Rose McKeena was working as a volunteer “lunch mom” the day her daughter’s elementary school exploded. Melly, a sweet, shy third grader, was born with a portwine stain birthmark that acts like a bull’s eye for the school bullies. When the tragedy happened, Rose was trying to talk to the girls who were picking on her daughter and had sent her fleeing the cafeteria to hide in the bathroom. This left rose in the unenviable position of having to choose between seeing the mean girls to safety or saving her own child’s life.
Acting swiftly, Rose escorted the girls to what she thought was safety, to a hallway where a teacher was supervising evacuation, and then ran to save Melly. But Amanda, the ringleader, unbeknownst to Rose, ran back into the cafeteria to retrieve her iPod and was injured.
At first Rose is lauded as a hero—five minutes more in the smoke-filled bathroom and Melly would have died—but then accusations arise, and Amanda’s mom blames Rose for her daughter’s injuries. As the press digs in, and there is talk of a trial, secrets from Rose’s past emerge and the strain begins to tell on her marriage.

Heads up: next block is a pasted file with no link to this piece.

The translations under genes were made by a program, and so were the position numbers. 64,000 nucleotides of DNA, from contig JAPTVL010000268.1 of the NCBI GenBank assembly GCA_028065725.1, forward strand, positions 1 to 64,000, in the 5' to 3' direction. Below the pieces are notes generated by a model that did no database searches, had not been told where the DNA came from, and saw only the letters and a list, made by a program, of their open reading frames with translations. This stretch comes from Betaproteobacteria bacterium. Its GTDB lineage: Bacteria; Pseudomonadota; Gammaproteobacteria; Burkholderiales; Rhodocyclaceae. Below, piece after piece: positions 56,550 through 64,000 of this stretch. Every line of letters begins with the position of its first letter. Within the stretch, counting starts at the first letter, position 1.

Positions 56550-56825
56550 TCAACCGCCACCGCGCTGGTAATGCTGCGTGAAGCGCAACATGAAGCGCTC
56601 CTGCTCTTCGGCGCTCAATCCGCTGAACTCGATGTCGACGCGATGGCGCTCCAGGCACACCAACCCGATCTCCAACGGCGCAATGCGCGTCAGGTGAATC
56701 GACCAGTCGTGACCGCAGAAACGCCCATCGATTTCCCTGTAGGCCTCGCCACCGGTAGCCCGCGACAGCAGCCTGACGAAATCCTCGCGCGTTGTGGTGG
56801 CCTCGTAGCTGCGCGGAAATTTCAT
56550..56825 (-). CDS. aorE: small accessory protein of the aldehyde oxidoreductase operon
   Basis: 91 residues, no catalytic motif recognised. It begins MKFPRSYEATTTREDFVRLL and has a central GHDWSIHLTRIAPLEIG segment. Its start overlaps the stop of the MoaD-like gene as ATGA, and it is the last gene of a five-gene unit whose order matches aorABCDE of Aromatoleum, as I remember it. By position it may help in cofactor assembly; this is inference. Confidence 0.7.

This was my first Lisa Scottoline novel, so I don’t know if this is typical of her, but if she had continued in this same vein I think I would have enjoyed the book far more. I thought it was an engrossing drama about a woman’s whole life turned upside down by a tragedy and was eager to see how it would all turn out. But then it all changed. When the plot turned to a conspiracy about chocolate-filled pretzel nuggets being made on equipment contaminated by peanuts at the big multimillion dollar snack food company that employs many locals, a cover-up, bribery, and the explosion at the school being a failed attempt on the life of a senator’s pregnant mistress who is the special education teacher there, I just wanted to get off the roller coaster.